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Teachers blast ‘uncaring’ govt

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BY LORRAINE MUROMO/TAFADZWA KACHIKO/AMOS BATISAYI

TEACHERS’ unions yesterday blasted President Emmerson Mnangagwa’s government as an “uncaring employer” for its failure to pay them a living wage.

In statements to commemorate World Teachers’ Day, the educators bemoaned government’s austerity measures introduced by Finance minister Mthuli Ncube in 2017, saying they had condemned them to poverty.

The celebrations were initiated by the United Nations in order to recognise the important role played by teachers in the development of society.

This year’s commemorations were held under the theme Teachers at the Heart of Education Recovery.

Progressive Teachers Union of Zimbabwe president Takavafira Zhou said COVID-19 worsened the plight of teachers in the country.

“The government’s response has been generally vocalised, and not translated to real action on the ground. At the same time, more than 30 000 female students have fallen pregnant since the beginning of 2020,” Zhou said.

“The pass rates in public examinations have also tumbled for Grade 7 classes to a record low. The challenges facing the Zimbabwean education sector and facilitators in particular has resulted in a lowered literacy rate.

“The situation where teachers cannot afford data for instructing their learners, worse still for their own use, indicates that the response to COVID-19-induced lockdowns has not been adequate.”

He added: “Sadly, despite teachers’ skills and hard work, the post-(former President the late Robert) Mugabe government in Zimbabwe has largely adopted neoliberal policies that in essence are causing the suffering of teachers. The status of teachers has continued to decline with an eroded salary from between US$520 and US$550 in October 2018 reduced to the current equivalent of between US$130 and US$175.”

Zhou said there had not been any support for mandatory testing of teachers, pupils and ancillary staff since schools reopened last month.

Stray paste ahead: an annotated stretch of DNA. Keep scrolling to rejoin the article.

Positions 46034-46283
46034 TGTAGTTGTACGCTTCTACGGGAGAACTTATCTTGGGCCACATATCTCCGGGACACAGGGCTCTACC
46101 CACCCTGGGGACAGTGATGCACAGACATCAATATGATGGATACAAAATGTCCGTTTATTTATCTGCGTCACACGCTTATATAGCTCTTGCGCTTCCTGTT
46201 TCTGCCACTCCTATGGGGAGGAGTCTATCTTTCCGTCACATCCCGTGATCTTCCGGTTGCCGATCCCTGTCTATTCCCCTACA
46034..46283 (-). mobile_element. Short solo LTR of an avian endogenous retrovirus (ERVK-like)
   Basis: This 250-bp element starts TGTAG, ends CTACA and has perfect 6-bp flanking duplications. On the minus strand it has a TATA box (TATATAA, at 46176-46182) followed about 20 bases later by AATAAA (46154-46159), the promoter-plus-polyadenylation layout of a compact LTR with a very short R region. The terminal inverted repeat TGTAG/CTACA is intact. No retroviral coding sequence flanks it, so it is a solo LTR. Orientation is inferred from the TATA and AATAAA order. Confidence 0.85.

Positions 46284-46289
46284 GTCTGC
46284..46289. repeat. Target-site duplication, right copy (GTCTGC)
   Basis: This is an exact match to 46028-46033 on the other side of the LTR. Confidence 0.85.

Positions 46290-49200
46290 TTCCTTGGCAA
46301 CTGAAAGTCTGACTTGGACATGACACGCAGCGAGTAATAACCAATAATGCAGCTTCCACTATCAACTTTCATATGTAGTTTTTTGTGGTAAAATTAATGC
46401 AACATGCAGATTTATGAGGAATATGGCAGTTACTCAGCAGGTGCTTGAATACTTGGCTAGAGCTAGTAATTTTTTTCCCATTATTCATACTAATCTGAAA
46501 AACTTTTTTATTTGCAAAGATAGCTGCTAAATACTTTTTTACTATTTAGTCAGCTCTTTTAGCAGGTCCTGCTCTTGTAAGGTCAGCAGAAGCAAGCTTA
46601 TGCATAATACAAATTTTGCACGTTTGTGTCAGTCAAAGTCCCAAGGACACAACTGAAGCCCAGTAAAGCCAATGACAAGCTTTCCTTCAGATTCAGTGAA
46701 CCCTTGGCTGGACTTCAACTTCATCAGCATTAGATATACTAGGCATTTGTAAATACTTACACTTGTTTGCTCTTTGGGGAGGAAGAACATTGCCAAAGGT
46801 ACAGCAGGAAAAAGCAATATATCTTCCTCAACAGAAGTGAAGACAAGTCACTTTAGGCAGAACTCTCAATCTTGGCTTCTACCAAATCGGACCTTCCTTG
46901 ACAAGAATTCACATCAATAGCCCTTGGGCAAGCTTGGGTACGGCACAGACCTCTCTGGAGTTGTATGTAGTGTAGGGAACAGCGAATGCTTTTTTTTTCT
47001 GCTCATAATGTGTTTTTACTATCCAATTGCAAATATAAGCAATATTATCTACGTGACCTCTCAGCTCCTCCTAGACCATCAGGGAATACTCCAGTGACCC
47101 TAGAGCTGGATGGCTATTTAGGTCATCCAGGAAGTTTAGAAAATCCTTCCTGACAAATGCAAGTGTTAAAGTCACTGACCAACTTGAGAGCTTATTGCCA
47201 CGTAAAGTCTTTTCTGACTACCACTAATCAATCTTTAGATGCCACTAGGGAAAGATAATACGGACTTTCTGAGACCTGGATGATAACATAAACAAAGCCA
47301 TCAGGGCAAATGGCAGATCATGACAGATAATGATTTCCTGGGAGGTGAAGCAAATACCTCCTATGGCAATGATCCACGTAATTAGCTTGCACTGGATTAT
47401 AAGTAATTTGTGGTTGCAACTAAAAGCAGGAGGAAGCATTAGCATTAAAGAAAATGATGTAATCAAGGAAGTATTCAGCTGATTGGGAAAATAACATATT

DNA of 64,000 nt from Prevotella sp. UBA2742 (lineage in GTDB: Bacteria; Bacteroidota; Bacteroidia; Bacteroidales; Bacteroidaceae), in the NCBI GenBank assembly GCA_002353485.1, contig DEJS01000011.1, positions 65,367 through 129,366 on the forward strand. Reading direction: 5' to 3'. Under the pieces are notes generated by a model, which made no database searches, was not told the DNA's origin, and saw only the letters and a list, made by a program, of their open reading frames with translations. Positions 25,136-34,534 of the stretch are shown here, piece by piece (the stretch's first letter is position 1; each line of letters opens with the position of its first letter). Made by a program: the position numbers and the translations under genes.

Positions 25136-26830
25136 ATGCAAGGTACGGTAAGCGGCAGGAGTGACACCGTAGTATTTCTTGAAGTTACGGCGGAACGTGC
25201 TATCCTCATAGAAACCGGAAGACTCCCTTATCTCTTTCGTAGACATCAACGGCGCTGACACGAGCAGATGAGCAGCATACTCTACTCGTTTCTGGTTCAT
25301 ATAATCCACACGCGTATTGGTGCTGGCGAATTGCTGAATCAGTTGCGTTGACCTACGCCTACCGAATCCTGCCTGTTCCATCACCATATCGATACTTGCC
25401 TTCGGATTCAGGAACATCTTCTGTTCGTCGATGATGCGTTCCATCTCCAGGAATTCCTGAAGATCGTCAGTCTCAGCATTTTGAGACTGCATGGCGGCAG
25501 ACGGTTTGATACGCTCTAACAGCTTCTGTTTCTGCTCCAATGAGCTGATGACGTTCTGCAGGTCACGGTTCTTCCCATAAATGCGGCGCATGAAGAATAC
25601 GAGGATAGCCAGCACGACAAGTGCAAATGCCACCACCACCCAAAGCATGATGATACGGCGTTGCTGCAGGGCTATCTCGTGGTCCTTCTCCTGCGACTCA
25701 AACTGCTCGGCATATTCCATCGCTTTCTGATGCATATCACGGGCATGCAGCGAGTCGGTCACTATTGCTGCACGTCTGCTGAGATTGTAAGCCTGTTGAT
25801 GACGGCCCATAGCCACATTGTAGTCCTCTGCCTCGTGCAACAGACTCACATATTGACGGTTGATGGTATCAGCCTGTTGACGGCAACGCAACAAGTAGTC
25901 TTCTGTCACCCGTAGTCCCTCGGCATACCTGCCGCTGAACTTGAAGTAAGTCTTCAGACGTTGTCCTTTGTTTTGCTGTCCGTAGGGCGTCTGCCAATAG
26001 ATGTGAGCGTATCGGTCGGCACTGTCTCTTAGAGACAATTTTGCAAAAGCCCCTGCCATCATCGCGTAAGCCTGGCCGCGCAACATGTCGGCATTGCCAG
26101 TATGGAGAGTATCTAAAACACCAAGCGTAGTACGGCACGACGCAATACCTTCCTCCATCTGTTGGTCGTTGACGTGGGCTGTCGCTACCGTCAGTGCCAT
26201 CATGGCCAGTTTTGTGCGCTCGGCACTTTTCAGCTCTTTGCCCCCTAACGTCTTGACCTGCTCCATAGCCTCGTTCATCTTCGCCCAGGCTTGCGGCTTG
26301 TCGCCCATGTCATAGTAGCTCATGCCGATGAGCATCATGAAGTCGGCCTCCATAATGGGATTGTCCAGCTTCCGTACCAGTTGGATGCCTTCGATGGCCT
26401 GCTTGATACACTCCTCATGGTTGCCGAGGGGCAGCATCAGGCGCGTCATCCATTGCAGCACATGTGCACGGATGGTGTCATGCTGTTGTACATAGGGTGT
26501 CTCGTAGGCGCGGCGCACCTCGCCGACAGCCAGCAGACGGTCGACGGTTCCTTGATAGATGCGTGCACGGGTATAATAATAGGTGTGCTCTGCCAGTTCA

He added: “As such, instead of celebrating the work of dedicated teachers around the world, on October 5, 2021, we are mourning the demise of the teaching profession, with monotonous regularity, from grace to grass. The constant attacks on teachers by education officials, threats of dismissal, government austerity measures and the evil of poverty have cumulatively created anxiety and uncertainty among teachers.”

Amalgamated Rural Teachers Union of Zimbabwe president Obert Masaraure said teachers’ salaries had been eroded to less than 50% of the Total Consumption Poverty Line due to inflation and the rising cost of living in the country.

“Issues like accommodation have continued to be a challenge, especially for those teachers stationed in rural areas who stay in sub-human conditions,” he said.

“Teachers can only serve and can be at the heart of recovery of the education sector if issues of their material concerns are adequately addressed.

Zimbabwe Teachers Association acting secretary-general Goodwill Taderera said government had an obligation to address teachers’ concerns to guarantee a thriving education system in the country.

“There is nothing to celebrate as there are a lot of unfulfilled operating procedures in schools. There is a bloated teacher to pupil ratio, and lack of teacher motivation,” he said.

“These factors do not make the teacher a happy one. It is difficult for the teachers to talk about celebrating due to meagre salaries and poor working conditions. Like Oliver Twist, the Zimbabwean teacher continues to beg for salaries and with unending negotiations and hyperinflation.”

Zimbabwe Rural Teachers Union National co-ordinator Wonder Nyapokoto said teachers had been resilient and continued to serve with stoicism despite the challenges they faced.

Educators Union of Zimbabwe secretary-general Tapedza Zhou said this year’s celebrations were evoking memories of government’s betrayal of teachers.

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